How a stolen safe changed a burglar’s life

Matt HahnImage copyright
Matt Hahn

When a burglar opened a safe he had stolen from a house, what he found would send another man to prison. But in an extraordinary twist – it also saved the trespassing thief from serving a life sentence.

Matthew Hahn’s drug use started in his early teenage years with marijuana, then led to meth.

He dropped out of high school and resorted to stealing to support his habit.

In 2001 he came out of prison after serving a five-year sentence.

He had been convicted of two serious offences under California’s three strikes law so if he ever got arrested again, he would be facing a life sentence.

Hahn says he “did very well for a number of years… I had a great job, I was going to school, I was going to college. But then personal tragedy struck and my inability to cope led me to relapsing.”

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Matt Hahn

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Hahn said as a young adult he resorted to stealing to support his habit

One of Hahn’s closest childhood friends took his own life, which he said led him to months-long “binge of drug use and stealing”.

Then one night in Los Gatos, California, in 2005 he brought home a stolen safe that would save his life.

The first thing he pulled out was a set of soiled diapers – “a surreal experience”.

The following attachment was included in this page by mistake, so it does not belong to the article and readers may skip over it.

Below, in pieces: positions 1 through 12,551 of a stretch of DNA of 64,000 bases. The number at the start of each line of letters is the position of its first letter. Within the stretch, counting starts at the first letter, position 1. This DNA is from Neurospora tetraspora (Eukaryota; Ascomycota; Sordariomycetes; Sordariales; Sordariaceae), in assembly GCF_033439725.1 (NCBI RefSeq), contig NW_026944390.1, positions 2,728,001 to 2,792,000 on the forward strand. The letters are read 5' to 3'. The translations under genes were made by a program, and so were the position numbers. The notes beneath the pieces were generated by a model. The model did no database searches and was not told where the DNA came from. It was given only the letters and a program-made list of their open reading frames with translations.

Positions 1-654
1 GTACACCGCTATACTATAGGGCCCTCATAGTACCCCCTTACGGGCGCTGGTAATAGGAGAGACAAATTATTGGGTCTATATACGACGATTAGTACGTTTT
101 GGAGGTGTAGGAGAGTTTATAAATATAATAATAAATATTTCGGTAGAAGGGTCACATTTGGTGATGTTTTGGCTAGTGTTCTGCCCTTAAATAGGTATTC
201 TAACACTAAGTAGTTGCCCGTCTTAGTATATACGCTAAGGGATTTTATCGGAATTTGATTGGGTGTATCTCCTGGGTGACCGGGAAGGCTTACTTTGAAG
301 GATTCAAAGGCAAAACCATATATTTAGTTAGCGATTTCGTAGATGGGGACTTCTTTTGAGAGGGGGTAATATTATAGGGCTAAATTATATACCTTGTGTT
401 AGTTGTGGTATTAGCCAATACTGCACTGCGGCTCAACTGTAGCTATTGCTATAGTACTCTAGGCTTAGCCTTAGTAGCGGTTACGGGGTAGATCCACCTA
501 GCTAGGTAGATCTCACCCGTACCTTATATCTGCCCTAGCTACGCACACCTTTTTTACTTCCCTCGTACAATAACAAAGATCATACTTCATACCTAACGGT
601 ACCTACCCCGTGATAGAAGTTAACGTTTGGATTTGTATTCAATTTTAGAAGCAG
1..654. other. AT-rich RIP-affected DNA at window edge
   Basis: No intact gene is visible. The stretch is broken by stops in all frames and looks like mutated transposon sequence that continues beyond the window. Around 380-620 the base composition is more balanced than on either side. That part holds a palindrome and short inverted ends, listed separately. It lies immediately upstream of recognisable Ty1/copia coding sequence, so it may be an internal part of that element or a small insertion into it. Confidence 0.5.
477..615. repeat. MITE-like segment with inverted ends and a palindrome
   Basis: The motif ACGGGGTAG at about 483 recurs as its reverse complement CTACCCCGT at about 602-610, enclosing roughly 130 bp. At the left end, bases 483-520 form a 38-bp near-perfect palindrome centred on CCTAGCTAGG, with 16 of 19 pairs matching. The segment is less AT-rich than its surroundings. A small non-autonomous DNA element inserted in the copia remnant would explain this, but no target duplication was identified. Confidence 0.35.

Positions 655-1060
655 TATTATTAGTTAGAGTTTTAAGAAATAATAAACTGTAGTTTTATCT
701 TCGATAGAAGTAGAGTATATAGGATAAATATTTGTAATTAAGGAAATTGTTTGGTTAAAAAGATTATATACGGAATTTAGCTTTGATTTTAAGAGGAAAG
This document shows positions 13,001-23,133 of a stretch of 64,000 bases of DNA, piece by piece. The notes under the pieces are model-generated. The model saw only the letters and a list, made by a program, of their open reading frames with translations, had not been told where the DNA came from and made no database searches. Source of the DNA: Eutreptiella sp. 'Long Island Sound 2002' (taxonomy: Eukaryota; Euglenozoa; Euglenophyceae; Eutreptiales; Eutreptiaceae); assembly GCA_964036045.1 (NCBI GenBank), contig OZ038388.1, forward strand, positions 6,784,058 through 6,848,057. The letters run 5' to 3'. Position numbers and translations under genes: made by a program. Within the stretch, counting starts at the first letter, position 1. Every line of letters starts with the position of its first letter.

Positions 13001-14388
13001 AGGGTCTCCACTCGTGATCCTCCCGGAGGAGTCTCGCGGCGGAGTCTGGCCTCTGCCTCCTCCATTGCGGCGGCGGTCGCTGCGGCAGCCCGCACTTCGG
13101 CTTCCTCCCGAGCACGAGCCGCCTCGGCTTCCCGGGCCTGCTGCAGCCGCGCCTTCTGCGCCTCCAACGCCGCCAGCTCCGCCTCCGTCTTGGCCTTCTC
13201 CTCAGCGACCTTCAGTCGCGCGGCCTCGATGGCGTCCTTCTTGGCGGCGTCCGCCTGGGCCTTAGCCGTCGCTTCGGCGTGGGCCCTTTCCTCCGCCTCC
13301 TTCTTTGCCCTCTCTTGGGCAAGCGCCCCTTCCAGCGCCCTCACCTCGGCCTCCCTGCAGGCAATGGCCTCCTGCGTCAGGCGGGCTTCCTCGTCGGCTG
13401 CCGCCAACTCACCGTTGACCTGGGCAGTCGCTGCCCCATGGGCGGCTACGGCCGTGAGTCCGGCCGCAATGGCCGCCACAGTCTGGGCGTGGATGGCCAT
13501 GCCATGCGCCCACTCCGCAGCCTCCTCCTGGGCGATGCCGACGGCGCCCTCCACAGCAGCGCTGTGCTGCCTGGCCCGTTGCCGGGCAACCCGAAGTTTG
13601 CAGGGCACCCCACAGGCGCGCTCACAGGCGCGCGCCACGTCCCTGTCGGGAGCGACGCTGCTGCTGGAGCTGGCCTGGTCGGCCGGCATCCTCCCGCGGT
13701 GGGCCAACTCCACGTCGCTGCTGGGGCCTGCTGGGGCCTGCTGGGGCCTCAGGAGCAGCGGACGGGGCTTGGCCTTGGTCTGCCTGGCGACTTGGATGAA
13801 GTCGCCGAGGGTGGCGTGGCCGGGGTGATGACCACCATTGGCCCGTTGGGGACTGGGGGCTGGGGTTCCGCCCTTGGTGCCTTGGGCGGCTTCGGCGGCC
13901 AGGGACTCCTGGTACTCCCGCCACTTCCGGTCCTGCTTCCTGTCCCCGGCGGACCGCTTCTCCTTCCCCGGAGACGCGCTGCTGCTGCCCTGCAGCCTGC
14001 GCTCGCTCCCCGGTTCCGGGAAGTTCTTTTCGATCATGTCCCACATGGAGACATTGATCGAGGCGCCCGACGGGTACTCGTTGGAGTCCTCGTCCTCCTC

“There were a number of other things in the safe. There was a gun, there were photographs. There was personal paperwork for the person who owned it. And finally there was a digital camera card. And when I put that into my computer it revealed photographs of the person who owned the safe molesting an infant or a child.”

He didn’t at first realise what he was seeing. “Even the first photograph I looked at was odd, and I knew there was something weird about it, but I wasn’t really sure what it was. And it wasn’t until I saw subsequent photographs that I realised what I was seeing was an adult and a child.”

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Matthew Hahn told his story to Emma Barnett on BBC Radio 5 Live

It wasn’t an option to walk into his local police department and simply tell them he’s been breaking into people’s homes and happened to find evidence of a crime.